The Oglethorpe museum’s newest exhibition, “When East Meets West: Three Centuries of Artistic Discourse,” has given students studying international politics and Asian studies the chance to expand their scope into the arts.
“When I heard this exhibit was coming with its connections between East and West, I definitely thought, ‘I need to make use of how this exhibit within the class’,” said Dr. Stephen Herschler, professor of politics.
Dr. Herschler’s Asian Politics course is a mainstay on the fall semester course lineup, and this year he was able to work with OUMA to add an artistic element.
“One of the benefits of having the Oglethorpe museum on campus is the fact that there have been occasions where they have exhibits that pertain to Asian art,” Herschler said. “That affords me an incredible opportunity to take what could be book knowledge or video knowledge and suddenly have access to material objects from these countries.”
OUMA is first and foremost a teaching museum.
“The connection between the Asian Politics course and the exhibition is a part of a new movement on behalf of OUMA to stylize semester-long exhibitions around the curriculum of specific courses,” said John Tilford, curator of collections at OUMA. “Each work relates to at least one, if not more, course offerings. Every January and July, I work with faculty to choose works from OUMA’s permanent collection that will stay up for six months and which all faculty and students will be able to utilize.”
“When East Meets West” aims to illustrate the rich cross-cultural references between Japanese, European, and American artists during the period between the late 17th to late 19th century. Herschler’s course examines a variety of political systems in Asia, with a focus on understanding the factors that determine different political outcomes in nations that share a geographical region and many similar cultural and historical influences.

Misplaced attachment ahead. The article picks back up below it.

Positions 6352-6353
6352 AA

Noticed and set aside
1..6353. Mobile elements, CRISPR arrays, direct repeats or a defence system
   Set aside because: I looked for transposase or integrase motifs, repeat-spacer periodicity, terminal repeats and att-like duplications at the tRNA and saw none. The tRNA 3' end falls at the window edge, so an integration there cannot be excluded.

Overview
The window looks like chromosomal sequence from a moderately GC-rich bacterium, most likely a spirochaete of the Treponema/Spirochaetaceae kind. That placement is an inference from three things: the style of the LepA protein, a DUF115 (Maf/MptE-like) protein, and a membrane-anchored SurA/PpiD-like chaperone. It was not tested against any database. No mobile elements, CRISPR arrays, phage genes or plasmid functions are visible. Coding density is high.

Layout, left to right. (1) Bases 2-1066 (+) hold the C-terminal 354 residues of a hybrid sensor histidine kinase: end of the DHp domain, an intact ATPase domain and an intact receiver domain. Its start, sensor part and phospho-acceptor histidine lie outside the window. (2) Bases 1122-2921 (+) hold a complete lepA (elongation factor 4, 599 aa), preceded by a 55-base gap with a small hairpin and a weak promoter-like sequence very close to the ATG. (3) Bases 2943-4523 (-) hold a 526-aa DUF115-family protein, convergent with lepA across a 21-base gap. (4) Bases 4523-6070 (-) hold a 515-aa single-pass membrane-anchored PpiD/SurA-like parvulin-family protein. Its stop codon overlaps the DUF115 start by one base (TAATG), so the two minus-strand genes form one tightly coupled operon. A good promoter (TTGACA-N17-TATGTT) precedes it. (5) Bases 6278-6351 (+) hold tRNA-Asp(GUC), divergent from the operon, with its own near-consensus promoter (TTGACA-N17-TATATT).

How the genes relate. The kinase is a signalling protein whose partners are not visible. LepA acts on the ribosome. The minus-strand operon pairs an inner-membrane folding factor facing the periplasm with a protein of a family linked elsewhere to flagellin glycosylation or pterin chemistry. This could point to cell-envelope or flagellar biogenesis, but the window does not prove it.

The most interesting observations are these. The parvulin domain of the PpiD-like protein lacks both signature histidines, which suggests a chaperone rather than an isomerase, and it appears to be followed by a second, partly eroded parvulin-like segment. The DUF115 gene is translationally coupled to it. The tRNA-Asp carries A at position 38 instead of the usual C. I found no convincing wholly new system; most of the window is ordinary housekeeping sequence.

The class visited the exhibition to study the works of art, including late 17th and early 18th century Japanese porcelain and Japanese woodblock prints from the 18th and 19th centuries. Students also closely studied the works in the exhibition to complete their final project, “adopting” a single piece as a small group, and researching and reporting on its economic significance.
Herschler hopes that his students will walk away from this academic experience with an appreciation for the vast information that can be encoded in artistic objects. And the next time his students visit a museum, he hopes they don’t see the pieces of art as “dead, isolated objects,” but rather as objects that offer a plethora of cultural and economic information.
“I want them to be asking, ‘What is the life history of this object? How does it reflect the culture of the time?'”
“When East Meets West” will be on view through December 9, 2018.